DmC: Devil May Cry – Review

DmC-BoxArt

  • Game: DmC: Devil May Cry
  • Release Date: January 15, 2013
  • Publisher(s): Capcom
  • Developer(s): Ninja Theory
  • Genre(s): Hack and Slash, Action, Platformer
  • Platform(s): Xbox 360, PlayStation 3, PC

Story/Plot:

This game takes place as a reboot of the Devil May Cry series, meaning that it starts anew and creates in own universe at the beginning rather than following the parameters or counting as a sequel to its predecessors.

In DmC: Devil May Cry players play as Dante, a cocky, womanizing young man living his life in a trailer next to an amusement park. In this world Dante lives in, demons are commonplace. He sees them everywhere as they control the world he lives in and he hates them, they make him sick. One morning after hooking up with a couple of girls, Dante is awakened by a young woman looking to offer him assistance after telling him he is being hunted by a demon. Dante is soon attacked by a massive demon called a Hunter. This Hunter has been sent to kill Dante and his is forced into Limbo to fight it. In the game, Limbo is hidden version of the city that acts as a middle ground between the human world and the demon world. In Limbo, humans cannot see him but can see the destruction he or the demons cause. The young woman, named Kat, is a special medium that can connect to Limbo but cannot enter it. She can talk to Dante and guide him but cannot physically help him. After fighting his way through Limbo and defeating the demons trying to kill him, Kat guides Dante out of Limbo and takes him to meet her boss, Vergil. Vergil, disguising himself with a mask when making public announcements, is the leader of a “terrorist” organization bent on taking down the leader of the demons – Mundis. Vergil is also Dante’s twin brother and after revealing this and the fact that he and Dante are Nephilim (sons of an angel mother and a demon father) meaning they are the only ones who can kill the demon king, they team up to take down Mundis and end the demons control over the humans. Dante is now faced with the task of who he really is and the power he really has while facing all kinds of obstacles and demons along the way.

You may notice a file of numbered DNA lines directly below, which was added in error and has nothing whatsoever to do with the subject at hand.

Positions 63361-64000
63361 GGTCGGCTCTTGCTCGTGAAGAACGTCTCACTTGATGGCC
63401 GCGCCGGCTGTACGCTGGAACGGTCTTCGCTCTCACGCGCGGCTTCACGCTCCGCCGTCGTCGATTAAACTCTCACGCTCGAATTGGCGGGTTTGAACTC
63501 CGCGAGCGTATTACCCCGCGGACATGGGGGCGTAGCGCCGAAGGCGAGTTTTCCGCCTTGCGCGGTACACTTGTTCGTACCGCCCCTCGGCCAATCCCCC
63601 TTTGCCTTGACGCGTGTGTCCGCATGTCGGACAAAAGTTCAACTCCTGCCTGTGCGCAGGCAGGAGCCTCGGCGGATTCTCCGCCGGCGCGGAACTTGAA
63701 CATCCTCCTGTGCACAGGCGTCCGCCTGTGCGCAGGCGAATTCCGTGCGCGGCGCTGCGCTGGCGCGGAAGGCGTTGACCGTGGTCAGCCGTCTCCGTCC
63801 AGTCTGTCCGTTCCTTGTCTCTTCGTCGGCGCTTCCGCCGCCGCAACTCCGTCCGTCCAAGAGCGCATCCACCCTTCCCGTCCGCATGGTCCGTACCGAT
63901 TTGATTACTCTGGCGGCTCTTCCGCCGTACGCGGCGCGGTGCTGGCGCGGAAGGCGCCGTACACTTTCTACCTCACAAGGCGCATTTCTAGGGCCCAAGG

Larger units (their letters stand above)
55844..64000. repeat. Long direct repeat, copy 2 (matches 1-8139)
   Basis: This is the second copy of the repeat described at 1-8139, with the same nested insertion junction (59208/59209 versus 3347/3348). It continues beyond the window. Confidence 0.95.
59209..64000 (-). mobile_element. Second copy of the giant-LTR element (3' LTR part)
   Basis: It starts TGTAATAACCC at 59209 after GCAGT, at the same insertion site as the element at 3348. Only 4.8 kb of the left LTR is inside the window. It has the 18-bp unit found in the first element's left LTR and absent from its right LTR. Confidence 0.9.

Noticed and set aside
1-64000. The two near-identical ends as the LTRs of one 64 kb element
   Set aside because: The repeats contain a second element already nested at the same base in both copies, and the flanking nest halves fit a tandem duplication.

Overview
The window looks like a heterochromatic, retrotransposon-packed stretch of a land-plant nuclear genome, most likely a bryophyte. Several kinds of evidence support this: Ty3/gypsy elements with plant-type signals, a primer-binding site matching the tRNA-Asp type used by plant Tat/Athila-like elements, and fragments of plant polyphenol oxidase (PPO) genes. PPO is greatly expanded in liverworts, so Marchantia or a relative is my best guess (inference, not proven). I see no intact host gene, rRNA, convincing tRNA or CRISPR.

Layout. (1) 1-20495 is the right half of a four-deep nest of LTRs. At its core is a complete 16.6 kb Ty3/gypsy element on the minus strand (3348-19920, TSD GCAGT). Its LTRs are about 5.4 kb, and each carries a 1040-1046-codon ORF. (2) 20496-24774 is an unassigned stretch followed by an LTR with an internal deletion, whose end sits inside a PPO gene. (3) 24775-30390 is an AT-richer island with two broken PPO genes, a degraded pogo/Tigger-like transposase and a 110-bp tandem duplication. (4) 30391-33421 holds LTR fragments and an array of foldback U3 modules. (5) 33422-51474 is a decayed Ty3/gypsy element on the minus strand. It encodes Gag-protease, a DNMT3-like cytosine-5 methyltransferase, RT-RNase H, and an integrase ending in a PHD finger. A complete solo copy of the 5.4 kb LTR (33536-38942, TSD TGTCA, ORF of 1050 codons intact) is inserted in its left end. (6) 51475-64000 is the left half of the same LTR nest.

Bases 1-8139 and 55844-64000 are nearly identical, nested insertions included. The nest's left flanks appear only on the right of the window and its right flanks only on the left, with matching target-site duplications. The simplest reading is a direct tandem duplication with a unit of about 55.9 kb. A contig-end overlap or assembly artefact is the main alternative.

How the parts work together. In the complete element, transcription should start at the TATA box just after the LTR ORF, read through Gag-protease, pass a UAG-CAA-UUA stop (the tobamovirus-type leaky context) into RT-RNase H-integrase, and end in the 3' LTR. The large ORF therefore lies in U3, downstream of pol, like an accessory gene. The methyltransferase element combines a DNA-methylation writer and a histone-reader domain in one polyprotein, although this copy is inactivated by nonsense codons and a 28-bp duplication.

Score: 9/10

Gameplay:

The gameplay is hack and slash based, meaning that players will spend battle sequences swinging around weapons and pairing moves together to make combos. It’s not all “button-mashing” since one of the ways players receive score bonuses is by gaining style points. Style points are acquired by pairing moves together and mixing up attacks, as opposed to repeating the same attack multiple times, gaining players a style score such as D, C, B, A, S, SS, or SSS. The higher up the player goes in score, the better the rank becomes, and the more points are earned. Points are used to upgrade weapons and abilities as well as buy items. Players have plenty of weapons to pair together for combos, making for some amazing moves. In the beginning, Dante is equipped with his classic sword (Rebellion) and a pair of guns (Ebony and Ivory). As players progress through the game, they will gain a few more weapons to use at their discretion. There are two angel weapons, two demon weapons, and two extra guns. All of the weapons are easily interchangeable in combat, so players can pair up all the weapons in a single battle if they wish or simple set their favorites and use those. Players also acquire the ability to use Dante’s Devil Trigger mode later in the game. This is a type of super mode in which Dante channels the demon side of him giving him more powerful attacks while gaining health for a short period of time. This mode can be used when the Devil Trigger bar (below the health bar) is full enough, and when triggered enemies are launched helplessly into the air are cannot fight back with Devil Trigger is active.